Just by reading that word an image or a thought has come to mind for you. Maybe it’s a family member or friend. Maybe it’s a commercial on depression medication. Maybe it’s an image of hell.
It’s not something we’ve really covered yet with our moral dilemma dialogues. But it’s the topic Logan and Gene will be tackling this month when they examine the 2008 film Seven Pounds. Will Smith stars in this movie directed by Gabriele Muccino (Pursuit of Happyness). This is one of Smith’s least known films, but quite possibly his most thought-provoking (and second highest rated, according to IMdB). If you have not seen it you may want to give it a viewing before reading on. Major spoilers will be included in this moral dilemma dialogue.
Tim Thomas (Will Smith, known as “Ben” through most of the film) is haunted by the seven lives he’s responsible for taking, including that of his wife. Looking for redemption, he devises a plan to save seven other lives of those whom he determines to be good people. This plan however will come at the cost of his own life, and he’s fully aware of that. Thomas meticulously plans each step in the process. He enlists the help of his best friend to see it all through once he has passed. What he didn’t plan on was falling in love with the one whom he would give his heart to, literally. Thomas follows through with his plan, and kills himself so others may live.
Suicide. That is the issue at discussion here. Logan and Gene will present opposing views on whether Thomas’ suicide, specifically as shown in this film, was the good or right choice. I think all of Christendom, and all of humanity for that matter, can agree that taking your own life for no good reason is deplorable. But what if you have what you believe is a good reason? What if your suicide is somewhat similar to a sacrifice? What if it’s to “even the scales” for something you’ve done?
In part one below, Logan will deny the premise that Tim Thomas’ suicide was a good thing, using scripture to support his position. In part two, to be posted later today, Gene will present the opposite conclusion.
The tale of Seven Pounds is an emotional one. Tim, burdened with overwhelming guilt, determines to give his organs to save seven people following his suicide, in order to, in his mind at least, atone for his sins. Watching the film again for this post, I was very conflicted. On the one hand, I strongly believe that God alone has the right to take a life, meaning that even taking our own is usurping a right that we do not have. On the other hand, he’s not just taking his own life, but in a sense, he’s giving his life to others. Is there a black and white answer?
First of all, it cannot be denied that Tim does good things. By human standards, he’s a very good person. Even aside from the lives he saves by donating his working organs, he saves an elderly woman from abuse in hospice care facility and gives a new life to a woman fearing for her life because of her abusive boyfriend. These are good things that he does. But even a great man can be misguided.
With that said, there is a problem I cannot get around when it comes to this film. While Tim may be giving life to others, it still does not get around the fact that he is taking his own life. The primary question is this: is there ever a circumstance in which it is permissible to take your own life?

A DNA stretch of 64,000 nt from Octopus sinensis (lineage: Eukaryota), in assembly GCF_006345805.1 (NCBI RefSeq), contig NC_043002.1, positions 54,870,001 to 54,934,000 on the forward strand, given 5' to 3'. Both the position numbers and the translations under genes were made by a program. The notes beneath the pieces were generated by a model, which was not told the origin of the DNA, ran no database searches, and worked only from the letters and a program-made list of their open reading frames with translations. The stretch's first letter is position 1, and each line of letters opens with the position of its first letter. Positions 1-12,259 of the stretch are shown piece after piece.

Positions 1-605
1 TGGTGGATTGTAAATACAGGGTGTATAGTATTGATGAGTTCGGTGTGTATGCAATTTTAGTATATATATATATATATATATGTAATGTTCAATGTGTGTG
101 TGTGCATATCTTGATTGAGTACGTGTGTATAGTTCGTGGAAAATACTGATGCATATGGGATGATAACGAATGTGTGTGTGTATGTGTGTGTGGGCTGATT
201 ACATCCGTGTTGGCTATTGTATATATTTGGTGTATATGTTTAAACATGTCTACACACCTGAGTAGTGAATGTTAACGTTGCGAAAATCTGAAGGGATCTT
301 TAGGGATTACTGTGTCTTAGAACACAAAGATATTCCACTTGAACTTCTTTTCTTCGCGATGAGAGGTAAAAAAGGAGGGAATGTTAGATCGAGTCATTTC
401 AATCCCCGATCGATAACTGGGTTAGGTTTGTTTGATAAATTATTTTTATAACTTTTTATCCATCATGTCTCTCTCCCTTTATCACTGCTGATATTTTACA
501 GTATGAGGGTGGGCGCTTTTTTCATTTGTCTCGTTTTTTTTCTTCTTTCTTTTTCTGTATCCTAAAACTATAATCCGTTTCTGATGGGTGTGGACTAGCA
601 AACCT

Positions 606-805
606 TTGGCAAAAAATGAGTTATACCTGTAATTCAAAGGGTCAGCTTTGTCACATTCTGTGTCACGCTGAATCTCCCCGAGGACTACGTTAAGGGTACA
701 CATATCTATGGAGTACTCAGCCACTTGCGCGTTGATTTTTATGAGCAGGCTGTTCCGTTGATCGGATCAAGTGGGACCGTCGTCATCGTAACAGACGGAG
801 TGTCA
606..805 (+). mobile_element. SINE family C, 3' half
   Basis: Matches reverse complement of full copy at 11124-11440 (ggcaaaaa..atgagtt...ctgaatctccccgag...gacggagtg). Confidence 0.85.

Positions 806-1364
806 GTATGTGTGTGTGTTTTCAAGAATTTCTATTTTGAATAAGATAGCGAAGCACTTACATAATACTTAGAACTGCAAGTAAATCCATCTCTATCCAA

Interestingly enough, the Bible never directly addresses suicide. There are, however, a few characters that committed suicide. The most obvious, Judas, killed himself after he betrayed Jesus. Ahithophel, an adviser to Absalom, killed himself after Absalom didn’t use his advice. In both of these cases, the people who killed themselves were not looked at as good people.
However, there is also Samson to consider. Samson, having been disgraced and subdued by the Philistines, destroyed the structure that the Philistines were partying in, killing them and himself by doing so. Was that suicide? It’s markedly different from the previous two stories because the point was not to kill himself; that was just a necessary part of the outcome. Was that what Tim was doing?
There is also a concept in scripture that indicates that God alone is the giver and taker of life, which is why murder is so serious. Job credits God as the giver and taker of life (“The LORD gives and the LORD takes away; blessed be the name of the LORD”, following being told of the deaths of his children). So what about Samson? Samson did not say “I will kill myself so that good will come.” Instead, he said “I will strike a blow against the Lord’s enemies, and if I die, so be it.” Therefore, I say that the answer is no. The taking of our life is a right that is reserved to God alone. He is the giver and taker of life.
This does not, however, invalidate Tim’s goal to save life. Had the film depicted a dying Tim intent on saving lives when he passes, the film would be a beautiful expression of self-sacrifice. But that isn’t what we have. So we have to also address the underlying question: why did he do it? Was it really about saving these people? Not really. He didn’t even know these people. It was really about finding a way to atone for his sins. But saving those people, as well as killing himself, did not erase his sins. It didn’t bring the car crash victims back from the dead. It was ultimately all in vain.
So instead of a moving story of self-sacrifice, it’s really an expression of how twisted things become when people look somewhere other than God for redemption. The moral thing for Tim to do is not to kill himself. The moral thing for him to do is live his life in a better way from that point on.
Feel free to comment below on what you thought of Logan’s reasoning. Then go ahead and check out part 2, where Gene gives his take on this dilemma.